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The real cost of cutting the cord: What streaming companies don’t want you to know

The real cost of cutting the cord: What streaming companies don’t want you to know
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Most of us have a love-hate relationship with cable. We like television. We love a handful of stations. But we don't need hundreds of useless channels, many of them boring, some of them in languages we don't understand.

Month after month, we pay our cable bills, yet we use only a small fraction of what we pay for.

It’s no wonder cutting the cord seems so appealing. The idea of paying for only channels you want to watch, watching them when you want, and paying nominal monthly fees sounds great.

Simple devices can help you access all this content. Tap or click here for the scoop on the best streaming boxes for getting the shows and movies you want.

But like most great things in life, cutting the cord is complicated. There are so many streaming options that it’s hard to settle on only one or two.

Do it wrong, and cord-cutters might end up paying more than traditional cable, which is exactly what streaming companies don’t want you to realize.

Sure, $7 a month for Disney’s much-anticipated streaming channel sounds great, if that’s all you’re subscribing to, but let’s be real: You can’t settle with just one streaming service, and these subscriptions add up.

I'm going to walk you through how these services add up and how it's more than a little misleading when streaming services tout their abilities to save you bundles of money.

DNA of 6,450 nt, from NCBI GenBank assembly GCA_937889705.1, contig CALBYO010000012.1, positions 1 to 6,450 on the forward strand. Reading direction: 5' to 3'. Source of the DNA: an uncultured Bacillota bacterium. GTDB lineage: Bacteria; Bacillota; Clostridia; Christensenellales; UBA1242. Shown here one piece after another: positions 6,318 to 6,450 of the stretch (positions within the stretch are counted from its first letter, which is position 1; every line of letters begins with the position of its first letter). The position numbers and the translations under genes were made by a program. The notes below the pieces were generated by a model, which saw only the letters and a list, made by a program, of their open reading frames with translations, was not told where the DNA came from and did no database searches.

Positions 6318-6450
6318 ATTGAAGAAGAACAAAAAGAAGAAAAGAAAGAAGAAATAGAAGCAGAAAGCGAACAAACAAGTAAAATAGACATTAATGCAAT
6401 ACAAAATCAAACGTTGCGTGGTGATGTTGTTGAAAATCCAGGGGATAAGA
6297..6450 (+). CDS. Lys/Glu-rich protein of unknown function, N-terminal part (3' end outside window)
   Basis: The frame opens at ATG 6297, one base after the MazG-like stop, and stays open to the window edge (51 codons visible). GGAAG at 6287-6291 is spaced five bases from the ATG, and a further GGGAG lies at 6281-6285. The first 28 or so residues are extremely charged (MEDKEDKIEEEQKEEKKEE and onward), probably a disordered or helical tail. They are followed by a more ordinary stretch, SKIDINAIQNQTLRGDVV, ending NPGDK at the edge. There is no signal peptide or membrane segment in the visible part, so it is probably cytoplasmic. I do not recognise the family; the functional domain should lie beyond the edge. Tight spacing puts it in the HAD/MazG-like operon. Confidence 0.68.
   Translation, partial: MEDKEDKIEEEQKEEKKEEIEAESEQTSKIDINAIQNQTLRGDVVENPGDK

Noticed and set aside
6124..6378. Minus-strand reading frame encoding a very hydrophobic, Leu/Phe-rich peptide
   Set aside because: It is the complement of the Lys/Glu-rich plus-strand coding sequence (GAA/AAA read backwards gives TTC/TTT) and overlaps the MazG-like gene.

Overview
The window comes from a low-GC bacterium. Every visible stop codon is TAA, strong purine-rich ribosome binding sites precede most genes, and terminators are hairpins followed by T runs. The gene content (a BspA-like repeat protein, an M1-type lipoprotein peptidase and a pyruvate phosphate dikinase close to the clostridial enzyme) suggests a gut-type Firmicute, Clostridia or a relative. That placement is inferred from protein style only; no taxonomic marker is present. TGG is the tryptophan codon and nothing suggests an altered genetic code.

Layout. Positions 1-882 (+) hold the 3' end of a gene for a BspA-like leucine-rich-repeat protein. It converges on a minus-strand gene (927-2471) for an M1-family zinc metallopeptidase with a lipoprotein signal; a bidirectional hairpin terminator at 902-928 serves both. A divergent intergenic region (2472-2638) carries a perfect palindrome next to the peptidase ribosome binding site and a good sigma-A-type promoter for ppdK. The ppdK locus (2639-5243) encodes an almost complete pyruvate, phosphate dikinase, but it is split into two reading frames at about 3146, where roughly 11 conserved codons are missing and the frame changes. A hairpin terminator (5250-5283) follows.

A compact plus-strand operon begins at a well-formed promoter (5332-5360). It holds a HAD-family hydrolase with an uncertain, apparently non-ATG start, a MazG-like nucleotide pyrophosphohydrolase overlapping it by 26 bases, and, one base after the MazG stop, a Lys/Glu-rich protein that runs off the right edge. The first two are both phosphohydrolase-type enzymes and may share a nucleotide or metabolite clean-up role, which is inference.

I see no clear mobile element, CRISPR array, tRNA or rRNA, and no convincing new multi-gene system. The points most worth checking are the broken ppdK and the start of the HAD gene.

Basic Live-Stream TV Channels

The main reason people love “real” television is that they can watch events unfold live. Most of us couldn’t fathom seeing an NFL playoff game or the Macy's Thanksgiving Day Parade after the fact. Even if we're sitting on a couch, thousands of miles from the event in question, the thrill exists only at the moment.

You want live TV. Start with getting a good HDTV antenna. If you need one, tap or click here for my picks on the best HDTV antennas.

An antenna will help you access local channels, but what about favorite cable channels like HGTV, History Channel, A&E, and your favorite cable news channels?

You’ll need a live-TV streaming service like AT&T WatchTV, DirecTV Now, FuboTV, Sling, Hulu or any of the myriad streaming services. All of these have various packages and channel offerings, and one isn’t necessarily better than the other; it’s all about personal preference.

You choose a streaming service and opt for the ad-free, live-TV option. You'll get access to about 70 or so channels, most of which you'll never watch, but at least you're not paying for 300+ stations from your cable company.

Your monthly cost: roughly $50 per month. You are happily off to a great start.

But wait, there’s more: You need Premium Channels

Here’s where things start to add up. You want to add your favorite premium channels like HBO, Showtime, Starz, and Cinemax.